Third, we still don’t know what Xi will do with his enhanced, though not absolute, authority. Key appointments in economic policy and finance will not be announced until March. Maybe the long-awaited structural reforms and deleveraging will finally arrive next year. Or maybe the vested interests within the state-owned enterprises will once again stave off the day of reckoning.
Two centuries ago, westerners were right that China was stagnating. The Chinese can be forgiven for thinking the same about America today. Yet it is far from clear to me that China in 2017 has anything like the vitality and potential of Britain or the US in 1817. Apart from anything else, what made the English-speaking world so dynamic in those days was its unparalleled economic and political liberty.
Beginning in the late 1970s, China overcame centuries of stagnation precisely because Mao’s successors understood that they had to decentralise the People’s Republic, giving economic if not political power to the people. If western commentators are right, Xi Jinping wants to go in the opposite direction. If the Chinese are lucky, he will turn out to be an enlightened absolutist, like Singapore’s Lee Kuan Yew. If they are unlucky, he will be just another emperor who fondly dreamt of controlling a fifth of humanity. Worst case — but also least likely — he’s Mao 2.0.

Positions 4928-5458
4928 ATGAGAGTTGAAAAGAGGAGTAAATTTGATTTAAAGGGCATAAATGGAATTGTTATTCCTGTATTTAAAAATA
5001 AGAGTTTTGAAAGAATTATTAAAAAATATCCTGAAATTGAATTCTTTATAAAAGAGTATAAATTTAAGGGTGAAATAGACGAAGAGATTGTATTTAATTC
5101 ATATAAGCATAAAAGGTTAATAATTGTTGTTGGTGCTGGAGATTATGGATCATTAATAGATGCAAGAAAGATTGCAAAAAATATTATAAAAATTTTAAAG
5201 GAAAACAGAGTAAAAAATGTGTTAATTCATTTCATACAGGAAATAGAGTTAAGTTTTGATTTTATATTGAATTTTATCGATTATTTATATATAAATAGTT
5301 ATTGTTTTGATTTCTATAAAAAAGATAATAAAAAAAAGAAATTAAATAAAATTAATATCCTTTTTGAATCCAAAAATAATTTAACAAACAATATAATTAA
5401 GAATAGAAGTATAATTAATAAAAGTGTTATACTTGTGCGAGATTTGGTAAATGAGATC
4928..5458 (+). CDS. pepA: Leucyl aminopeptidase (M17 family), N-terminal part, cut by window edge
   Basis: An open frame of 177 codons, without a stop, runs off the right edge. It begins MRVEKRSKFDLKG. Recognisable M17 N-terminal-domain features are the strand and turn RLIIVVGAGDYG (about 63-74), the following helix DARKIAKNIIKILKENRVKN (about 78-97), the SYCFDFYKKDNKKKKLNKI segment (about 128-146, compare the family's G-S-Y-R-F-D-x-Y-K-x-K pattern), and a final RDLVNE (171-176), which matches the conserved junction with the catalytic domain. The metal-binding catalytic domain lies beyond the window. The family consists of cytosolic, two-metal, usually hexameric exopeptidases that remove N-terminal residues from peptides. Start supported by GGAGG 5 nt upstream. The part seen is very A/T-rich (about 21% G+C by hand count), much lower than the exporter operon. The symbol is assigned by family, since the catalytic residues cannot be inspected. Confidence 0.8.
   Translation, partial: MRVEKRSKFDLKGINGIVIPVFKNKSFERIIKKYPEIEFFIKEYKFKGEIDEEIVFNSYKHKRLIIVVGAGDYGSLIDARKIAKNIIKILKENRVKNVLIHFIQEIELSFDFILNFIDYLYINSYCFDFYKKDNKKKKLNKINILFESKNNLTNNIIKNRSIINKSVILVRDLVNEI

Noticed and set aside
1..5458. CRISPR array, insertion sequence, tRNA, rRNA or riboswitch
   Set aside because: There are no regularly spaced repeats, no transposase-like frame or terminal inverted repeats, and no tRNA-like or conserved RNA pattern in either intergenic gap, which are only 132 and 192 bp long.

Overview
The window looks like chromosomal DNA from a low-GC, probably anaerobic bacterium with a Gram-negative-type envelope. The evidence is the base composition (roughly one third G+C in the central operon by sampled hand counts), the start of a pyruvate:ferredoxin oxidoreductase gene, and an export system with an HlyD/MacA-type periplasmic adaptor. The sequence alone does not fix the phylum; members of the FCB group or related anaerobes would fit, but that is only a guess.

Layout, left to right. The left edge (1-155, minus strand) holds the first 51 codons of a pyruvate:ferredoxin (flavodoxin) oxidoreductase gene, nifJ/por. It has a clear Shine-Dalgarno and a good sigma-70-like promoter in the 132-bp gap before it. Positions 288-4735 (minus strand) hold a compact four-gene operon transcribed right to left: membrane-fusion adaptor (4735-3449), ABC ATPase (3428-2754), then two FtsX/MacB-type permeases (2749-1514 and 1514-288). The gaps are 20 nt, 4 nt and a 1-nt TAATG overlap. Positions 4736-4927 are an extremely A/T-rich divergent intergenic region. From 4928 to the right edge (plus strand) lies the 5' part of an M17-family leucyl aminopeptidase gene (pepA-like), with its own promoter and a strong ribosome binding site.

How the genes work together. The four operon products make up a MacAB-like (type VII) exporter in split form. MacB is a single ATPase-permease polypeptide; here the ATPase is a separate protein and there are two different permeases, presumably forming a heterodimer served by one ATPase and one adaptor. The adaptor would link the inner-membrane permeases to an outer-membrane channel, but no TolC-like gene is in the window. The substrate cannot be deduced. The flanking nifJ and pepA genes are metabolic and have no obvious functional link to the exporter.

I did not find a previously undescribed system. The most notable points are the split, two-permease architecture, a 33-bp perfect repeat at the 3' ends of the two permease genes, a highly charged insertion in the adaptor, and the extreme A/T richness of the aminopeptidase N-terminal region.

Maybe, just maybe, the wonders of modern information technology can give totalitarianism a new lease of life, as the big Chinese tech companies Baidu, Alibaba and Tencent make available the personal data of all Chinese netizens to the party. And maybe, thanks to big data, economic planning can now work where previously it failed. But I wouldn’t bet on it. And, to judge by the amount of foreign investment wealthy Chinese are still making in spite of tightened capital controls, neither would they.
Niall Ferguson’s new book is The Square and the Tower: Networks, Hierarchies and the Struggle for Global Power (Allen Lane)